President Obama and his FBI director are sparring over whether the so-called “Ferguson Effect” is real, complicating the president’s push to loosen the nation’s sentencing laws.
The dispute could threaten the growing bipartisan momentum behind a criminal justice reform effort that Obama sees as a top second-term priority.
The question of whether police are reluctant to enforce the law because they are afraid of being videotaped has become the subject of fierce debate, as experts struggle to explain an uptick in violent crime in some U.S. cities.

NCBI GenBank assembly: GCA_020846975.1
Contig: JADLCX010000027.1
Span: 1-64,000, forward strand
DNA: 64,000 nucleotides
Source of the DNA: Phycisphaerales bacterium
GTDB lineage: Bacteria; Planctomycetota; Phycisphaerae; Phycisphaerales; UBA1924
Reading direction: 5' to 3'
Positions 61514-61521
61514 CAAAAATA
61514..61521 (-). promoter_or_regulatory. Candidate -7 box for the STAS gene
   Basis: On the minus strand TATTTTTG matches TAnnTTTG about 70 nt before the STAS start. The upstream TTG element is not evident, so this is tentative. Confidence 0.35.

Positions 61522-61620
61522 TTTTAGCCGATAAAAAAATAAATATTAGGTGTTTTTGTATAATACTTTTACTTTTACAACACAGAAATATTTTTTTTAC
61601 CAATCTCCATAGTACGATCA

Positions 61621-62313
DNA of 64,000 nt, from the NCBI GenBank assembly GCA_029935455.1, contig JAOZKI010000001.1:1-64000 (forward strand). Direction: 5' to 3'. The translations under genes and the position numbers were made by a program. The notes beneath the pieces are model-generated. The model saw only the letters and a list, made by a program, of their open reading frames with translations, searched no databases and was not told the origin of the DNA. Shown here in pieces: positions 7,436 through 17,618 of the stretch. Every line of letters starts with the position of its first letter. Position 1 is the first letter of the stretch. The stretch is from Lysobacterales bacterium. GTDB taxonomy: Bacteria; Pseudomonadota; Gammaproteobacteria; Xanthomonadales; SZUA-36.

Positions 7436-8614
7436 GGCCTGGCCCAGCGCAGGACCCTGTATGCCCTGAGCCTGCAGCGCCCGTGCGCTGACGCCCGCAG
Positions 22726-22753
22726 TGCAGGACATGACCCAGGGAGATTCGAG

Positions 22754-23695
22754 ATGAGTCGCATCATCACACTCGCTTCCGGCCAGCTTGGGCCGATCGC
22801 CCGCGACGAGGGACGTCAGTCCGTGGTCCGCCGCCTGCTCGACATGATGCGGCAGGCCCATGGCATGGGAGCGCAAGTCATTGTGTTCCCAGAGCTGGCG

FBI Director James Comey, a Republican, amplified the argument twice over the past week, suggesting anti-police sentiment fueled by the killings of unarmed black men in places such as Ferguson, Mo., has resulted in a crime spike.
“Some part of the explanation is a chill wind blowing through American law enforcement over the last year. And that wind is surely changing behavior,” Comey said in an October 23 speech at the University of Chicago Law School.